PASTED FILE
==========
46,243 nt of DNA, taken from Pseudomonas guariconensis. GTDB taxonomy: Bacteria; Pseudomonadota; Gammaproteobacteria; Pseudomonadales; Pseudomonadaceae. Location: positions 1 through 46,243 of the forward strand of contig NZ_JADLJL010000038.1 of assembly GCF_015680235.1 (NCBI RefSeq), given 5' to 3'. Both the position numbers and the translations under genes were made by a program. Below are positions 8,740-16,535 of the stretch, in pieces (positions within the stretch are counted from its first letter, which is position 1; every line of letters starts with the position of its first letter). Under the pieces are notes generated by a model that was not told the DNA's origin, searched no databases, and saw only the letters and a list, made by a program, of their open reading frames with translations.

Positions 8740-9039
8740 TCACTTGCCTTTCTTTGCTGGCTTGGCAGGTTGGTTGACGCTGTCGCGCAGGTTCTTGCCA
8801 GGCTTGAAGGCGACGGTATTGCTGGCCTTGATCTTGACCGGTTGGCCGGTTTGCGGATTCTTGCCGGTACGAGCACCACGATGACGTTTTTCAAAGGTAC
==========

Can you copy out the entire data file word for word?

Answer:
46,243 nt of DNA, taken from Pseudomonas guariconensis. GTDB taxonomy: Bacteria; Pseudomonadota; Gammaproteobacteria; Pseudomonadales; Pseudomonadaceae. Location: positions 1 through 46,243 of the forward strand of contig NZ_JADLJL010000038.1 of assembly GCF_015680235.1 (NCBI RefSeq), given 5' to 3'. Both the position numbers and the translations under genes were made by a program. Below are positions 8,740-16,535 of the stretch, in pieces (positions within the stretch are counted from its first letter, which is position 1; every line of letters starts with the position of its first letter). Under the pieces are notes generated by a model that was not told the DNA's origin, searched no databases, and saw only the letters and a list, made by a program, of their open reading frames with translations.

Positions 8740-9039
8740 TCACTTGCCTTTCTTTGCTGGCTTGGCAGGTTGGTTGACGCTGTCGCGCAGGTTCTTGCCA
8801 GGCTTGAAGGCGACGGTATTGCTGGCCTTGATCTTGACCGGTTGGCCGGTTTGCGGATTCTTGCCGGTACGAGCACCACGATGACGTTTTTCAAAGGTAC